Let’s take an example to explain this: a fire district that has the power to elect to collect up to 2.5 million in taxes over 10 years to pay for new trucks and equipment. This “up to” part is important here because not all tax entities will collect the maximum.

Instead, the fire district will adjust the actual mileage to account for increases in property values. So if these values ​​increase, the mileage can be reduced, say to 2.1 mills, and the district will still collect the same amount in taxes. The advantage for owners is that they do not see their tax bill increase considerably.

Over the 10 year lifespan of the mile, the fire district may never need to collect the full 2.5 mills. But if they want the option to do so in the future when asking voters to renew the tax, they must advance to that maximum at some point before its original expiration date. The owner then faces a higher bill, and the district ends up with a surplus of revenue and not much need to spend it. Now the fire department faces tough questions about how it manages its finances.

The amendment will remove the requirement to max out a mile before it expires.

Amendment 6: Orléans Parish Assessments

Let’s not get caught in the weeds of the property assessment process in Orleans Parish, which includes the entire city of New Orleans. I live here and, believe me when I tell you, it’s an exhausting effort to explain the methodology.

In short, the inaccurate and evolving science of Orleans real estate appraisals results in wide variations for some homeowners. It is not uncommon to see increases in assessed value jump by 50% or more over a four-year period.

The city’s legislative delegation wants to be able to ease ratepayers toward higher rates, rather than cram it all into next year’s bill. Amendment 5 would limit assessment increases to 10% per year over a four-year phase-in period. In addition, any loss of tax revenue resulting from phasing in should be absorbed by the tax agency; he could not simply seek to transfer liability to other ratepayers.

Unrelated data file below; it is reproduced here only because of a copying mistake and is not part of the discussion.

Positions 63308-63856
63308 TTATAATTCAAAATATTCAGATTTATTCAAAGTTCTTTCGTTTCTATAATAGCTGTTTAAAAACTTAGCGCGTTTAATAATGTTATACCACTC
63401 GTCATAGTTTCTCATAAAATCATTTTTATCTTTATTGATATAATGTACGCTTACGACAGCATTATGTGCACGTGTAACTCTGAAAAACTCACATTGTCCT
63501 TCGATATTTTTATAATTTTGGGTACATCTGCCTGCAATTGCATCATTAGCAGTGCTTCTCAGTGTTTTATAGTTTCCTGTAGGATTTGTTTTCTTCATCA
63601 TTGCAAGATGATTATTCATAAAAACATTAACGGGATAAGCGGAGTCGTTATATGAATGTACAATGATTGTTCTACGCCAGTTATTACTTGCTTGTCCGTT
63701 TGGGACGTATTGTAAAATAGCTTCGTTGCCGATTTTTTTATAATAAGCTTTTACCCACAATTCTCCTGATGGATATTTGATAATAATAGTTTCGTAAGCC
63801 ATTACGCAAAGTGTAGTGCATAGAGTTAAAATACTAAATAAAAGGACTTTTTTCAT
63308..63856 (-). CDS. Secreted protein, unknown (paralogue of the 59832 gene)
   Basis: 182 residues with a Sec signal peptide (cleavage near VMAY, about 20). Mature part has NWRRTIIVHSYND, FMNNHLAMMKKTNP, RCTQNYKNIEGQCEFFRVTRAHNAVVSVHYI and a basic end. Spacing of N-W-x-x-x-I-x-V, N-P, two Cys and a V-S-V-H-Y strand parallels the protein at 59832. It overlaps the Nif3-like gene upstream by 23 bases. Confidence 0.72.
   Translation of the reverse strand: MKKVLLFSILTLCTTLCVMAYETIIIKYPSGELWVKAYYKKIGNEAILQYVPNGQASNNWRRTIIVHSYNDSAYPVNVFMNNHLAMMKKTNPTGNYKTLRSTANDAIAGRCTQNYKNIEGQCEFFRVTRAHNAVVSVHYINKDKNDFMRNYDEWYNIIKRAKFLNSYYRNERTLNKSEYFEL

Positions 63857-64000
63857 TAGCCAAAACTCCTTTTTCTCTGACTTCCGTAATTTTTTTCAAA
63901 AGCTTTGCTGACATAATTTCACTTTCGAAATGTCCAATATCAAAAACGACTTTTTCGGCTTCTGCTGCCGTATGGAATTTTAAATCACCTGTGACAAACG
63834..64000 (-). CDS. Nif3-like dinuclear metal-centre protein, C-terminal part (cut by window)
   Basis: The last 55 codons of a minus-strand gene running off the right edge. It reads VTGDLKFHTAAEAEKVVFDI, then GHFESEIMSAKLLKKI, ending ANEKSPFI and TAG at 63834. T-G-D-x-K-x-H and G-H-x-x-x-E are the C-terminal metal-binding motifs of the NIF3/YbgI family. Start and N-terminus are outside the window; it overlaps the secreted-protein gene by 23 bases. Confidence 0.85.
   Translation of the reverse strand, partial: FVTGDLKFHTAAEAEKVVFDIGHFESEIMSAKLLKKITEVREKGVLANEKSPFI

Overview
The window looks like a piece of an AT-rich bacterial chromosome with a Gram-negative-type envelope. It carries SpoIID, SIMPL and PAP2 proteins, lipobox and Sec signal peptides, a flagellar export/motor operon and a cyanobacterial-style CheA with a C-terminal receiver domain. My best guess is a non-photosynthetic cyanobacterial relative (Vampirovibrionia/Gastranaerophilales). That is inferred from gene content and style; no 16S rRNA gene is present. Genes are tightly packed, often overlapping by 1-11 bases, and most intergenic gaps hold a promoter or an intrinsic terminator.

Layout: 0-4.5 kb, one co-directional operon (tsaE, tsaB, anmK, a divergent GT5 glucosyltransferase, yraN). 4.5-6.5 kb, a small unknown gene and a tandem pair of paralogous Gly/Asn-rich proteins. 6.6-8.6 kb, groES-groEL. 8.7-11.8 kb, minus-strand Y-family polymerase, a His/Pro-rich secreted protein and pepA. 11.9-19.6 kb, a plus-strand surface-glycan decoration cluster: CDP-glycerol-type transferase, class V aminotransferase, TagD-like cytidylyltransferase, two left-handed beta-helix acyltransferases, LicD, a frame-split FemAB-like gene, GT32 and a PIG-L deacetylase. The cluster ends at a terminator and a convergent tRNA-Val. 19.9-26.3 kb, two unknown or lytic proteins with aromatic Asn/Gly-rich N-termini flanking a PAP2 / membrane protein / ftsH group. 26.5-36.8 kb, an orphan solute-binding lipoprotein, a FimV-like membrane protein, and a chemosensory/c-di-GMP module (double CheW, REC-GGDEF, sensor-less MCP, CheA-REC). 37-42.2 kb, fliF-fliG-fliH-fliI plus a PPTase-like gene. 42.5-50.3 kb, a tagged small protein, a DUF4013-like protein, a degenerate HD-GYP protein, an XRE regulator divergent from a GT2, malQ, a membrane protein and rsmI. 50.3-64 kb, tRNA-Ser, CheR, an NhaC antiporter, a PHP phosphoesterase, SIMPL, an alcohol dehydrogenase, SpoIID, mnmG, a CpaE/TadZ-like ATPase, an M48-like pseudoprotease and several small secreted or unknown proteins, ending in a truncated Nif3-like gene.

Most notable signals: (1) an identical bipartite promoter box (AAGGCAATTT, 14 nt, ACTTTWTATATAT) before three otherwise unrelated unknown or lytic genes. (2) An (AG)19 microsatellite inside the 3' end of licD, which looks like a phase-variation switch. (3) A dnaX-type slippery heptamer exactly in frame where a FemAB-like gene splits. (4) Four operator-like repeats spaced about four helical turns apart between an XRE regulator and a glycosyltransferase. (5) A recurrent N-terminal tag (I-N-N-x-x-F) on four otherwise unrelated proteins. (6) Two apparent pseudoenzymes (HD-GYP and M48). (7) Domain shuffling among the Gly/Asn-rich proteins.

An inmate takes out the trash at the Department of Corrections headquarters in downtown Baton Rouge. (Photo courtesy of the Louisiana Department of Corrections)

Amendment 7: Prohibition of slavery and involuntary servitude

Louisiana is one of four states – Oregon, Tennessee and Vermont are the others – with a measure on the ballot this fall to officially ban slavery. Voters in Colorado, Nebraska and Utah have already approved the ban.

An exception under Louisiana’s proposal would be for the “otherwise lawful administration of criminal justice,” according to the legislation that created the amendment. This means those incarcerated could still be forced to work.

Amendment 8: Recertification of Homestead Exemptions for Persons with Disabilities

Like Amendment 2, this proposed amendment aims to facilitate the property tax exemption process for the disabled population.

Additional assessment breaks are available for property owners deemed to be 50% or more disabled. Persons aged 65 and over as well as survivors of soldiers killed in action are also entitled to the supplementary benefit.

Amendment 8 would exclude anyone deemed 100% disabled recertified from the annual recertification process required to obtain the exemption.

The Public Affairs Research Council is finalizing its guide to amendments, which is a valuable source of information for voters. The Illuminator will add a link to it here when it comes out later this month.

The Louisiana Legislature also an overview this might help you, especially if you trace the amendments back to their original legislation and review the committee hearings where the proposals were debated. But we did it so you don’t have to.

Finally, you will not be finished with the amendments for the year after November 8th. Three more are on the December 10 ballot, and we’ll break them down for you long before that.

Louisiana Highlighter is part of States Newsroom, a network of news outlets supported by grants and a coalition of donors as a 501c(3) public charity. Louisiana Illuminator maintains editorial independence. Contact editor Jarvis DeBerry with any questions: [email protected] Follow Louisiana Illuminator on Facebook and Twitter.